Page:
Wednesday, June 08, 2011

The Walls are Falling

The separation of medias is eroding.

Having worked in the radio business for 20+ years and working with other traditional advertising medias, there was a bit of a wall between the old traditional and the new internet and social media.

That's changing as explained in the story from Mediapost:

The End Of Media As We Know It?

Maybe Harold Camping was actually on to something. Perhaps there actually will be an end to the world as we know it ... as it pertains to media; what he was predicting could have been a nod to the first sign of a looming Mediapocalypse.

The veil has been lifted, and brands must enhance their approaches between now and October (the news date for the end of the world) or they're not going to be as successful connecting with Millennials.

Being social or social networking is not limited to Facebook as one brand cleverly demonstrates in its new write-on label demo. Mobile communications are not restricted to a phone, smart or not so smart. And digital communications are not limited to a computer, especially if it's one of those nifty new Motorola devices. Like celery is to peanut butter and ranch dressing, all of these are simply delivery devices.

And all of these devices function together. There are no separate worlds. No digital world. No mobile world. No social world, etc. They're all real, and as U2 so passionately proclaims, they're all "Oneeeee."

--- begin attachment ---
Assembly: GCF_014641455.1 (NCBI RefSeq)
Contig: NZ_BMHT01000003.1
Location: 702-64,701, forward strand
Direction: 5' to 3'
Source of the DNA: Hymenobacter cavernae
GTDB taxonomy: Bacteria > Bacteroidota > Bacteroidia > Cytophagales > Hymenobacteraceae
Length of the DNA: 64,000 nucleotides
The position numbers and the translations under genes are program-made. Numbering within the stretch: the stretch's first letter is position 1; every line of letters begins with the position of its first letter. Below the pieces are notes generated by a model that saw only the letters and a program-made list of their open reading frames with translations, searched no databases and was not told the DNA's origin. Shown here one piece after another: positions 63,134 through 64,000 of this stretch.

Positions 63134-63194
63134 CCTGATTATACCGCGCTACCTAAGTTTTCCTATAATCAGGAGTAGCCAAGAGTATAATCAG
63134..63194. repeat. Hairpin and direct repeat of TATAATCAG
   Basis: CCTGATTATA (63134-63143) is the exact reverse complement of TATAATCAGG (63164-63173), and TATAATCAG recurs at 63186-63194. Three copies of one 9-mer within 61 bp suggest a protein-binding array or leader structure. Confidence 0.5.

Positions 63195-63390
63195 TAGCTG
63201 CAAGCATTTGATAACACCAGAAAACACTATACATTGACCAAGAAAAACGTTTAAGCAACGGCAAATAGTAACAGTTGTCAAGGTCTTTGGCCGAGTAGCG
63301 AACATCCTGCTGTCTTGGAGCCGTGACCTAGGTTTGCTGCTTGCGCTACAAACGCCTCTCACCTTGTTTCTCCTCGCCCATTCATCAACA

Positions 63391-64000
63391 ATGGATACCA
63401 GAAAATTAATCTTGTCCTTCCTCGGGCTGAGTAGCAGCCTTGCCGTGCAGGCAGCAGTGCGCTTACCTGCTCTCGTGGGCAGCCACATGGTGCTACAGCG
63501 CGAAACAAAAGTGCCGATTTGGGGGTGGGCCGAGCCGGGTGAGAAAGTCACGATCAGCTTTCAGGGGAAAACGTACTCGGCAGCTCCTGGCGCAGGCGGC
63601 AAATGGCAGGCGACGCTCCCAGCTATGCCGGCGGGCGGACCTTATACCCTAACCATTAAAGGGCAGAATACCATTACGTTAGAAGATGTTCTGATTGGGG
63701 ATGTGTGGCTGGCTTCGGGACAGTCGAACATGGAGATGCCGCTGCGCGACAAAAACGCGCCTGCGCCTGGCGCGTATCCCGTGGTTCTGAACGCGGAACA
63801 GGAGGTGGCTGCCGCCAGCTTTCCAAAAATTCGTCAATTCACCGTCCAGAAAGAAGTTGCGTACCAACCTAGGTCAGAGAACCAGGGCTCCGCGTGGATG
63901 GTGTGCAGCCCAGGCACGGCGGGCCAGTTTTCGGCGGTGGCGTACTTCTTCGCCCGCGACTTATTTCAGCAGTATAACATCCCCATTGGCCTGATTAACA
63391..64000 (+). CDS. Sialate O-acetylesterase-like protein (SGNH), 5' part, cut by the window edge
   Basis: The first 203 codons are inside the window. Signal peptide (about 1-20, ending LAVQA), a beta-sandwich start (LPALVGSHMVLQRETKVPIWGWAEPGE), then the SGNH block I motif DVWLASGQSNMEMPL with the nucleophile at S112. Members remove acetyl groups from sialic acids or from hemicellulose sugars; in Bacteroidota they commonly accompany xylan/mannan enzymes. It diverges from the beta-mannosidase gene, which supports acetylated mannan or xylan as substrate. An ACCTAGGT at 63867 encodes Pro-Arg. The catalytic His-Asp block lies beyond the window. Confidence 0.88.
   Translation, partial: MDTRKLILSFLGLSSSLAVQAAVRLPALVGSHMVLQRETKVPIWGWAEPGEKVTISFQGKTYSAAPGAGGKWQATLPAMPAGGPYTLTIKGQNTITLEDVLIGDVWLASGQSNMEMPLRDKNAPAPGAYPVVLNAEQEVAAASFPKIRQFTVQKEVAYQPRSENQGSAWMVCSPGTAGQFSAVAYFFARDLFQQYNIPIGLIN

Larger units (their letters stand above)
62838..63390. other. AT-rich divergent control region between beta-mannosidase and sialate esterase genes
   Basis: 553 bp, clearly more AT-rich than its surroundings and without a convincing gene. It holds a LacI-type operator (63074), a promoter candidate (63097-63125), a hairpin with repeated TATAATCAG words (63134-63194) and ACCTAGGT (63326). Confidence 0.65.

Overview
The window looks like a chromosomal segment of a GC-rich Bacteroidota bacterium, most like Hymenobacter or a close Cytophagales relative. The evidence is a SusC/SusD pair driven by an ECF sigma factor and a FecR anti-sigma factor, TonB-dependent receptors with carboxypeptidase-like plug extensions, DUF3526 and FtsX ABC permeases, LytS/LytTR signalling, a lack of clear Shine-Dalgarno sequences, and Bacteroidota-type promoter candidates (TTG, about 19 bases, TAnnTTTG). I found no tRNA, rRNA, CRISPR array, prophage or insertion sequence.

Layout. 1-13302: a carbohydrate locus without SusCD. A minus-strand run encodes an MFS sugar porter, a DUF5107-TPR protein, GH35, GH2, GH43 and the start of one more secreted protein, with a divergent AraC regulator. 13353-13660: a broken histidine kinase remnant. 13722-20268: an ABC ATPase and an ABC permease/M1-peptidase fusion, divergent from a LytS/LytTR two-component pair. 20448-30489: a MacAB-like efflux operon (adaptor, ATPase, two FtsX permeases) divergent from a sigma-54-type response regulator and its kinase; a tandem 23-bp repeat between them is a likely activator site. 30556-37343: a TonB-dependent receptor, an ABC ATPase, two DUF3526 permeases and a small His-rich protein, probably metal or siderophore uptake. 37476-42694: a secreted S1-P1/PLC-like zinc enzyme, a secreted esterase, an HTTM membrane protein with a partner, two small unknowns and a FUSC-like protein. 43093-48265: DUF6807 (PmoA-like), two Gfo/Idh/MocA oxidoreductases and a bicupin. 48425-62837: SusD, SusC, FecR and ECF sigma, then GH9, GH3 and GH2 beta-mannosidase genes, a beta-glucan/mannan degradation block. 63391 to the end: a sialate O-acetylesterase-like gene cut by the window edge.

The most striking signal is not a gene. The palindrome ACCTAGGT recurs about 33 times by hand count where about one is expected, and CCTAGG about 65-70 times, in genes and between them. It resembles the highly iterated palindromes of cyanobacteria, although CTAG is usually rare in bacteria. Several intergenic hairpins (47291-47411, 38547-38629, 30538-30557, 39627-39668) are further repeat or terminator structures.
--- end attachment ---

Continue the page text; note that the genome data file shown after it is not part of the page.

This single world provides a variety of exciting, ever-evolving ways of connecting. These connections do not take place separately, they take place simultaneously. And they take place all the time. In fact, with Millennials, they never really stop. As Marshall McLuhan "told" Wired, "The real message of media today is ubiquity. It is no longer something we do, but something we are part of."

For example, look at how big that part was last night:

After work, I watched TV to find out if Scotty McCreery was going to win on "American Idol" while flipping through Brides magazine. I scanned a QR code on hair style ideas for an upcoming wedding during commercials, while browsing Twitter updates about Scotty online and texting with a friend about her airline debacle. Then, after some emailing, I did some Facebook stalking to see if any of my friends are as fond of McCreery.

Millennials will be fond of brands, and brands will remain relevant for now by investing money and resources into learning about and using the myriad connections technology has made possible. However, to be relevant in the future, their approaches need some tweaking. Spending X amount toward only one or two delivery devices is a disconnect, literally. It's like unearthing a global campaign only focusing on a message translating appropriately in two countries, when there are some many more connections that could have been made.

To survive the Mediapocalypse and continue to connect with Millennials, focus efforts on the ubiquity of media. No fragmenting. Invest in learning how to craft messages across it, simultaneously, to create relevant connections. And, think about the many ways we can be and already are a part of media.

Cori Ferman is in account management at Leo Burnett in Chicago.

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